Fonterra thinking big in China
Dairy giant Fonterra plans to expand its milking operations in China from three farms now to 30 by 2020.
As well as exporting New Zealand dairy products to China it also milks cows on the ground there, selling 30 million litres a year of fresh milk to the local market.
Fonterra has been operating from a Shanghai base for more than 15 years and has about 600 employees in mainland China, half of whom work at three farms it owns.
Fonterra China strategic business director Kelvin Wickam told The Dominion Post it planned to open two more Chinese farms in the next year.
"We lease the land, then we build the infrastructure and bring on the animals, which are a combination of US and New Zealand genetics.
"Each farm has 5000 animals with around 3500 milking, so it's not huge compared to New Zealand, where we have five million cows milking. But we plan to take that to 30 farms and one billion litres of milk a year by 2020."
About 85 per cent of dairy sold in China is locally produced. Wickam said Fonterra had a "significant" share of the market for imported dairy products. Milk powder imported from New Zealand was scattered throughout the supply chain.
"It could be in a chocolate bar, in yoghurts or in a milk drink. There are quite a lot of cultured milk drinks on the market in China. Some of those products are likely to have New Zealand milk powder or whey protein, although they have a low percentage of milk at 2 or 3 per cent, with the rest being juice."
New Zealand's total dairy exports to China have skyrocketed from $557.15 million in 2008, the year the Free Trade Agreement was signed, to $2.7 billion last year, most of which is from Fonterra.
In the Chinese market Fonterra sells low levels of Anchor butter in supermarkets, which Wickam said was bought mainly by expats, processed Anchor cheese, infant formula called Anmum and a formula specially for pregnant mothers called Anmum Materna.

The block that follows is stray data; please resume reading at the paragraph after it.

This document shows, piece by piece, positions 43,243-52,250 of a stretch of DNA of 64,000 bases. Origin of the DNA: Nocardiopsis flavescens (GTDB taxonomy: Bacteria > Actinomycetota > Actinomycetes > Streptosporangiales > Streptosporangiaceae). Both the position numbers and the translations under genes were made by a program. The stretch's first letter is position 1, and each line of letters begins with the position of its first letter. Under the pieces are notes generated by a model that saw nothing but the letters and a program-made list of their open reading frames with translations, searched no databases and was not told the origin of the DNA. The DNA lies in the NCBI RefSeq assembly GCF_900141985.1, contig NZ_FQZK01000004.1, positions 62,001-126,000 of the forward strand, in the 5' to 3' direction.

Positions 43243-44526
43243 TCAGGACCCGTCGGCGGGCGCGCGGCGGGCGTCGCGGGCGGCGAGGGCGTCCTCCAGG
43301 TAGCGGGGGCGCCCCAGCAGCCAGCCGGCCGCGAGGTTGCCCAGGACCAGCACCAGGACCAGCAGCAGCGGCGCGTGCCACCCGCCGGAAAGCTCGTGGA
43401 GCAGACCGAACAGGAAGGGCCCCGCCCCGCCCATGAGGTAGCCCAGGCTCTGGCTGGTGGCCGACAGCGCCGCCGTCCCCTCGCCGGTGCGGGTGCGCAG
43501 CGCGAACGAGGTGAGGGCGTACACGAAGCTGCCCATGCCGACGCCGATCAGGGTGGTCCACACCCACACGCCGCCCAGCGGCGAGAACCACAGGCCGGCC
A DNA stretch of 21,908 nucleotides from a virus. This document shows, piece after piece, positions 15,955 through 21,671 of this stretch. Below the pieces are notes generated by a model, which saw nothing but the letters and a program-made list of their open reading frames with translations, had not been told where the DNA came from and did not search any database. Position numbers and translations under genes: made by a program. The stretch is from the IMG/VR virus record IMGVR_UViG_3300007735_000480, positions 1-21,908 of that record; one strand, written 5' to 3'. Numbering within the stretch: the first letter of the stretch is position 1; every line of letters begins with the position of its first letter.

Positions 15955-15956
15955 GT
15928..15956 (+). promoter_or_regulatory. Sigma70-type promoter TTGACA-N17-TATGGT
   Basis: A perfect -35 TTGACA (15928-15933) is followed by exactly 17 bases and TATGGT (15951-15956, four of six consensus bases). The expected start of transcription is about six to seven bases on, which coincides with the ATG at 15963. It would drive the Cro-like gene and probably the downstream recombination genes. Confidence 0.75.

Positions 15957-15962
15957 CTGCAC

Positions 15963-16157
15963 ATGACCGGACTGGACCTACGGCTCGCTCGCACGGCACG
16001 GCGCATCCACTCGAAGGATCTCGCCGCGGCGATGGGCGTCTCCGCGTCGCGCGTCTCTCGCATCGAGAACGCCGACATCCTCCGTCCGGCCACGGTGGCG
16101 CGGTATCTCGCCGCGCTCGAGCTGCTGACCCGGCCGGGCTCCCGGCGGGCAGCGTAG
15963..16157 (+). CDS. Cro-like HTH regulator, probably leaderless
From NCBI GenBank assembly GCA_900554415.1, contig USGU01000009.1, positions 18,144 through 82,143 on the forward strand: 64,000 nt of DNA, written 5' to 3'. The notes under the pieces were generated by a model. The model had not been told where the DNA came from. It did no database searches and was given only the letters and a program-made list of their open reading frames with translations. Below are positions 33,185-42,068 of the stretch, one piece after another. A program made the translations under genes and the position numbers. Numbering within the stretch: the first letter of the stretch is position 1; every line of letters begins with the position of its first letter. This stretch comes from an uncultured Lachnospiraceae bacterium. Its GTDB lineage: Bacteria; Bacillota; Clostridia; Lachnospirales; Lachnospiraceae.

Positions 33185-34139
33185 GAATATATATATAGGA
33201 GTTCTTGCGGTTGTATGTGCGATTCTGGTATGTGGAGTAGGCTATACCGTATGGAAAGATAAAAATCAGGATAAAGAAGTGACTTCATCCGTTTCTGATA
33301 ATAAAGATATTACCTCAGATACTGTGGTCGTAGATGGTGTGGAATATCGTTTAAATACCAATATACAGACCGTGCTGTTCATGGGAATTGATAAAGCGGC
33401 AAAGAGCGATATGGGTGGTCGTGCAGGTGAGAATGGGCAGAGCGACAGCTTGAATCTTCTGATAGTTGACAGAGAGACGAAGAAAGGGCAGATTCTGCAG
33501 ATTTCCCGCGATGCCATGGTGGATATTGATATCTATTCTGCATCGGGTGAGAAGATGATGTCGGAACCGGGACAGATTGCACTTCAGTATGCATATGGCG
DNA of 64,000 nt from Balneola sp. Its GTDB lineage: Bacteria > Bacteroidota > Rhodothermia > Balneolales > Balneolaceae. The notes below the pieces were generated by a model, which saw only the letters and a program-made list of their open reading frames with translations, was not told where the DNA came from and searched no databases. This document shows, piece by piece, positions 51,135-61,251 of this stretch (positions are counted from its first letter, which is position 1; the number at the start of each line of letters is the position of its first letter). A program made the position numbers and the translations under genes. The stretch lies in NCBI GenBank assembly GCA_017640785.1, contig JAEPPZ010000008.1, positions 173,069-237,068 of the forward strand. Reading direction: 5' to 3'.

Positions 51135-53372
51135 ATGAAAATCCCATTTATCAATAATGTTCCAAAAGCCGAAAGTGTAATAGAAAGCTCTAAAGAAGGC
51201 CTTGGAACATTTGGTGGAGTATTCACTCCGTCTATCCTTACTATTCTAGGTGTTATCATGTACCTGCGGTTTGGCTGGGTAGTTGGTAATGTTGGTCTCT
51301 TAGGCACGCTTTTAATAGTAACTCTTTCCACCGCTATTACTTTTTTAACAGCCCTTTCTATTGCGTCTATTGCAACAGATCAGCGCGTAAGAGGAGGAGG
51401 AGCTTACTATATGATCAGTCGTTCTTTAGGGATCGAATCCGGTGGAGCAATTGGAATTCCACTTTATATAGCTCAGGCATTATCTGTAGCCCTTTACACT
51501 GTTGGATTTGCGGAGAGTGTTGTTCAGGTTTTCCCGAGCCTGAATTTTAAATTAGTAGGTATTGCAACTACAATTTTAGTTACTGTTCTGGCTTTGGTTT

Fonterra was experiencing strong growth selling cream, butter, milk and cheese to the food service industry in China. Wickam said the business had doubled in the last five years and would continue increasing by 25 per cent a year.
The high calcium Anlene brand for improving bone density, successful for Fonterra in other South East Asian markets, was relaunched in China three years ago as a product to strengthen bones, improve joint mobility and muscle health.
"We're growing it by educating consumers, taking bone scanning machines to malls to scan and measure bone density.
"You'll find through dietary backgrounds a lot of [Chinese] people in their mid 30s and 40s due to a deficit in calcium in their diet have bone density that is lower than ideal for the risk of breaks and issues later on, osteoporosis. We have evidence from clinical trials to show consuming Anlene milk powder on a regular basis can improve bone density."
Wickam said the recent DCD scare damaged sales in China only the week the news broke before sales returned to normal.
"The DCD scare was very concerning but it was never a food safety issue of any kind.
"Trace residues of a fertiliser appeared in very small amount of product at the start of the New Zealand season and have now been eliminated.
"I don't in any way condone that we found trace elements of DCD, but I'm pleased we picked it up."
The Asia NZ Foundation is funding Jazial Crossley's travel to China.